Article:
The posts dismissing or questioning geometry (design?) are off the mark for me because with diversity in bike types, it's the bikes with 67-68 head angles, short stays, long top tubes and low stand over that facilitate a most fun sort of riding compared to all the stuff I've had since my 1981/82 StumpJumper.


    I think fuglio was pointing out that you need to ride a bike to know it, not just look at numbers on a geometry table. I totally agree, and was surprised when I was test riding, how hard it was to predict in advance how a bike would feel. Bikes I thought would be big felt small, bikes I thought would be sluggish felt nimble, 2 bikes with the same numbers on paper would feel totally different from each other, etc.

  21. #71
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    I think flickable means people want to flick it... like a carbon bike , people love flicking those

    the only frame that is more flickable might be bamboo. People cant keep their fingers off them.
    Quote Originally Posted by Woodson View Post
    Bandoleroooooooooooos!

  22. #72
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    Just to cause more misery- I recall the term "flickable" showing up in motocross magazines back in the 80's, and it referred to how a cycle behaved after leaving the ground. Like going up the side of a hill, and getting airborne. At least that was my understanding.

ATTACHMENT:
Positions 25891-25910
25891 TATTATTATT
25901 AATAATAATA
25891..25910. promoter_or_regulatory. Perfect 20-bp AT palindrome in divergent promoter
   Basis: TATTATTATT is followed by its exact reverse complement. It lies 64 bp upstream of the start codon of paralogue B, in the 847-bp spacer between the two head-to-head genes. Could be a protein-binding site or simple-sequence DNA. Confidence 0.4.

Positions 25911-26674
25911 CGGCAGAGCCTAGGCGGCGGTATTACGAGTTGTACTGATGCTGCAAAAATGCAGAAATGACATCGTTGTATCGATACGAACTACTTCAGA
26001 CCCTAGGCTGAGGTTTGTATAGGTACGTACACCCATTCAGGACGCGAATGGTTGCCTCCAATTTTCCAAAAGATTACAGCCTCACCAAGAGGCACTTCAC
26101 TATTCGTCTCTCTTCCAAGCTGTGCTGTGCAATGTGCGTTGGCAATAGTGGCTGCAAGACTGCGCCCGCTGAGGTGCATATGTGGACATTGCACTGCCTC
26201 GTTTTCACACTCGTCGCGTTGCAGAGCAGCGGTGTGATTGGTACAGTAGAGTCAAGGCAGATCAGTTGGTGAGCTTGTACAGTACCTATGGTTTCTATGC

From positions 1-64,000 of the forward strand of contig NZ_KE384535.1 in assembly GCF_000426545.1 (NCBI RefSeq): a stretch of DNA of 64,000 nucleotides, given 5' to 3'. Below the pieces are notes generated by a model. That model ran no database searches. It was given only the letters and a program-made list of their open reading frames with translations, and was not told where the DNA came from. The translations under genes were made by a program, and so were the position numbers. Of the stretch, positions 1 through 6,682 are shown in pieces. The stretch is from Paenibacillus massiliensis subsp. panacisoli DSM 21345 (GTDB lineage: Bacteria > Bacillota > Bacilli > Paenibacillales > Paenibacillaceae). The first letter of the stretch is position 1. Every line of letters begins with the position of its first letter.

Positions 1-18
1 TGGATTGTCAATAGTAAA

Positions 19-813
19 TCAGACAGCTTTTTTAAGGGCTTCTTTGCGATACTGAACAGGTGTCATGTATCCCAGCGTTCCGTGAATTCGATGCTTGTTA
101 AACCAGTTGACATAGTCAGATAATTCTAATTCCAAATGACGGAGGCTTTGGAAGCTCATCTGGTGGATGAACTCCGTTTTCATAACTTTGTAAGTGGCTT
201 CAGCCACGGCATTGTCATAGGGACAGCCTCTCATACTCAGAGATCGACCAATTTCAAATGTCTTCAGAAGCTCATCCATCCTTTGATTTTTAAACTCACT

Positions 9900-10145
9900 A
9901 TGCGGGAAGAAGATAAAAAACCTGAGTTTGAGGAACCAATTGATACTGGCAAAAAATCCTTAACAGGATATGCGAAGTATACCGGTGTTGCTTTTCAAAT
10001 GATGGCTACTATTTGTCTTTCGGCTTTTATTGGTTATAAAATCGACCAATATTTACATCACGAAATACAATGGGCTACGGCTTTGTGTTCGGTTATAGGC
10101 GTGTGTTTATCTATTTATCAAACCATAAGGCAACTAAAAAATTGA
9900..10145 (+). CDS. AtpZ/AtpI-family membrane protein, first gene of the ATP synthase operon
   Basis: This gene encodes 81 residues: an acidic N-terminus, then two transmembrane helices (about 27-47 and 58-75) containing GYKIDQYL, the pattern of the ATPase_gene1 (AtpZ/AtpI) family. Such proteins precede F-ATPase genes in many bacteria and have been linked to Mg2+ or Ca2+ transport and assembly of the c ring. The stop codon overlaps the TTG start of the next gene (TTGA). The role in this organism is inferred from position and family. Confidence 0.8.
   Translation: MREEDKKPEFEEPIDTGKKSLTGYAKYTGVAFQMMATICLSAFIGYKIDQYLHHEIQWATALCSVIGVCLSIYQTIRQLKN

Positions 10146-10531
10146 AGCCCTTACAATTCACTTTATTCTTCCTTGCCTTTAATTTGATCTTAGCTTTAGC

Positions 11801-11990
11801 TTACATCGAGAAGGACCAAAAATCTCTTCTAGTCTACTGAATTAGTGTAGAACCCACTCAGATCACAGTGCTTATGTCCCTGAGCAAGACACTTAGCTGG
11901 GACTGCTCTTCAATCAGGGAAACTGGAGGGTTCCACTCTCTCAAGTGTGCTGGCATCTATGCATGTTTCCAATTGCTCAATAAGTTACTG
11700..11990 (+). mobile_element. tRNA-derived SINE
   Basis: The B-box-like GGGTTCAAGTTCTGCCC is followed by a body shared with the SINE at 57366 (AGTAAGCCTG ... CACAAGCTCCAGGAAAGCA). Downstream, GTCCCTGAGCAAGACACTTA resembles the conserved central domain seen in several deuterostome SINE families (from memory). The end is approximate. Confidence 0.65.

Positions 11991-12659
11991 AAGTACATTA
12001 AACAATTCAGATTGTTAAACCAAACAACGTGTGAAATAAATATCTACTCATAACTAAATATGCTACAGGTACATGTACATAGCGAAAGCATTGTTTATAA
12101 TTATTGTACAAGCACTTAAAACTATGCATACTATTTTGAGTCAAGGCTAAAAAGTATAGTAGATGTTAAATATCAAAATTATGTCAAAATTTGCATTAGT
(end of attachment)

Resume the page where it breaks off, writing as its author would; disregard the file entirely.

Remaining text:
Note to self: 85% of FTP for 20 min.

  23. #73
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    Quote Originally Posted by Gregg K View Post
    Just to cause more misery- I recall the term "flickable" showing up in motocross magazines back in the 80's, and it referred to how a cycle behaved after leaving the ground. Like going up the side of a hill, and getting airborne. At least that was my understanding.
    That's context and understanding I have. I'm just the old fart who started the bike park in my area but have heard it over and over in a circle of moto riders, dirt jumpers and the guys who get big air at our ski club trails.

    I get the flickable context or idea and 29r with my Honzo because it's a big wheel bike that can behave like my DJ bike. Friends and associates with racer type and fat bikes have been trying it on rides so getting on a racer or XC type bike and it in same ride are quite an illustration of what I think is meant in most of these posts.

    I have a racer type bike too and classify that as a different flavor or type of fun.

  24. #74
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    Don't know what you'd consider flickable, but this thing is stupid fun.

    Most Fun and Flickable 29er?-dsc05174.jpg

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    Most Fun and Flickable 29er?

    Quote Originally Posted by monty797 View Post
    Don't know what you'd consider flickable, but this thing is stupid fun.